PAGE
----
Interview: Christopher Priest on Being Black in Comics and the Industry's Future

Christopher Priest has been working in comics for 40 years and writing them for more than 30 years. Priest began work at Marvel Comics as an intern then editor, becoming the first African-American editor in mainstream comics. He has also produced work at DC Comics, Valiant Entertainment, and many other publishers, in addition to helping establish Milestone Media. In the '90s, Priest began a 60-issue run of Black Panther that is considered by many to be the definitive work on the character. His experience in comics has covered almost every aspect of production, both creative and technical. During that time he also worked as a musician, author, and minister. Simply put, his is a life well-lived.

Priest recently returned to comics to write Deathstroke and currently writes Justice League as well. He sat down with to discuss the release of Black Panther and comics today. In the second half of this two-part interview, Priest focuses on the experience of being a black writer in mainstream comics and the industry’s future.

Christopher Priest Interview - 2 - Deathstroke
(Photo: DC Entertainment) What was it that brought you back to comics this time? Was there any specific appeal that made you want to return for Deathstroke?

Christopher Priest: They just offered it to me. I was home minding my own business. For years I would get a call every 18 months from either Marvel or DC where they would inevitably offer me a character of color, a black character or Latino character. I would politely decline and then pitch them on Potato-Man or Spud-Boy or whatever. They’d go, “Eh, we don’t really know.” We’d have this conversation, and I would thank them for calling and plan to see them in 18 months. Then 18 months later I’d get a call from Marvel or DC, and we’d do the dance all over again.

So I got a call from DC, and they wanted to talk to me about Cyborg. I gave them the standard stump speech. I don’t want to be a “black writer.” When did I become a black writer? I used to be a guy who would write Spider-Man, Deadpool, and Batman. Why am I no longer qualified to write those characters? How did I get typecast from writing Black Panther of all things, when that series was never really about Black Panther. It was about the white guy, about Ross. It was narrated through his voice, and I thought I wrote a very well-constructed white character. Why are you now pigeonholing me as a guy who can only write black characters?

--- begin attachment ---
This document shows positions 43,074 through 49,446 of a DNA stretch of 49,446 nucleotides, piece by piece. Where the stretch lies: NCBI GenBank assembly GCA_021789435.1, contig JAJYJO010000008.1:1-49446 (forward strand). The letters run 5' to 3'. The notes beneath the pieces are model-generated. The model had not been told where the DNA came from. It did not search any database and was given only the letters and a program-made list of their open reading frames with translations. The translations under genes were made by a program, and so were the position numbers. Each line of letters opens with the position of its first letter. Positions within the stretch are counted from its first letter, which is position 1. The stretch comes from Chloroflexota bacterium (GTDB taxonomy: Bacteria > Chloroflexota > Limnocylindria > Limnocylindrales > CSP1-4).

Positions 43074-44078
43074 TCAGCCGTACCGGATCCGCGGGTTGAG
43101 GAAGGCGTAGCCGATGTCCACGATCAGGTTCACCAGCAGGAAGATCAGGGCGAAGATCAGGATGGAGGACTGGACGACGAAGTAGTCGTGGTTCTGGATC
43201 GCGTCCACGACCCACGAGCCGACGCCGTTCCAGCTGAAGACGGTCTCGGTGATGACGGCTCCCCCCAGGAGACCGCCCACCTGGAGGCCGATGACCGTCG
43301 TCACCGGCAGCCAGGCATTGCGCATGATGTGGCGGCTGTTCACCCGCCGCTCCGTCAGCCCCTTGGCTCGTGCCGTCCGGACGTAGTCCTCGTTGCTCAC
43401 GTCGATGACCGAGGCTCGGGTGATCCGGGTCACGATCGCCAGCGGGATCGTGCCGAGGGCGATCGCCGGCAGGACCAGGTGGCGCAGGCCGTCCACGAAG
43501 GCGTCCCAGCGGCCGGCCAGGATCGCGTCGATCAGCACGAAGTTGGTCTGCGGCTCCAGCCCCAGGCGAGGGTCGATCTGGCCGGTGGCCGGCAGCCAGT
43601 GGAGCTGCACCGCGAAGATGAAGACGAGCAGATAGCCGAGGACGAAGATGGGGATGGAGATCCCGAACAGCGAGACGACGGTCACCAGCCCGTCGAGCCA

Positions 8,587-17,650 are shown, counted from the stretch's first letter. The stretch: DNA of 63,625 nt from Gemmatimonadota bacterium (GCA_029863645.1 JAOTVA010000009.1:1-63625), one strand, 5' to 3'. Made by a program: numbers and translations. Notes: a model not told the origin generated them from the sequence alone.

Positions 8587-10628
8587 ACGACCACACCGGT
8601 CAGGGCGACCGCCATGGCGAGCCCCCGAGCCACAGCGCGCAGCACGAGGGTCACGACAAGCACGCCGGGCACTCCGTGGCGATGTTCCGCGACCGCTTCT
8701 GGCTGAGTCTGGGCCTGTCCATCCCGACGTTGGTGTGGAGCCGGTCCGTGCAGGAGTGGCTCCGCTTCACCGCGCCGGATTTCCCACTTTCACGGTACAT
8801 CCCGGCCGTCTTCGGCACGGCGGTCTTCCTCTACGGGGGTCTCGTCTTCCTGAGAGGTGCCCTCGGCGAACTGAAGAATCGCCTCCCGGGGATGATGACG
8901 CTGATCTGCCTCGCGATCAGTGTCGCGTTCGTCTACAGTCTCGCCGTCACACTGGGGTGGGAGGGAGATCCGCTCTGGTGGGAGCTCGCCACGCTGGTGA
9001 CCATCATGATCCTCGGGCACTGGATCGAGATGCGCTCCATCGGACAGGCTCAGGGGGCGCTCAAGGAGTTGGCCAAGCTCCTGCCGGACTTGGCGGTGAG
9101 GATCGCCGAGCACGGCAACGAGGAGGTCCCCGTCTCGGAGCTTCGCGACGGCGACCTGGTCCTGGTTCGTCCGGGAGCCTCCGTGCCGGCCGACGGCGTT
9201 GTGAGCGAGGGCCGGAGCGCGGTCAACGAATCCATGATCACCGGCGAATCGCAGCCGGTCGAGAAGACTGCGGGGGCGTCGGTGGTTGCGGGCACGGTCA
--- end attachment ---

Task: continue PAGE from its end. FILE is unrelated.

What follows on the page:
I later found out that Marvel and, to a lesser extent, DC moved into a trend where they were no longer hiring writers—they were casting writers. They’re listening to chatter on Twitter insisting that only a black lesbian writer could write a black lesbian character, and that’s nonsense. A writer writes. Tom Clancy, rest his soul, could write anything. A writer writes. All of the sudden I was no longer qualified to write anybody that didn’t look like me, and I resented that. I was really polite about it and told DC thank you for calling, blah, blah, blah.

Then a day or two later I got another call from DC, and they asked me about Deathstroke. I asked if he was black, they said no, and I said, "OK, I’m listening." We started having a conversation about Deathstroke. It wasn’t just that the character wasn’t black; we were talking about a character with a lot of untapped potential for me to get inside his head and mine new ground with him. I wasn’t going to come back to comic book companies until they offered me something I could get energized about. I left comics because they stopped offering me anything but black characters. Now, ironically, both Marvel and DC and some of the independents, are talking about a whole range of things. That’s much better. Maybe they’re changing or the industry is changing.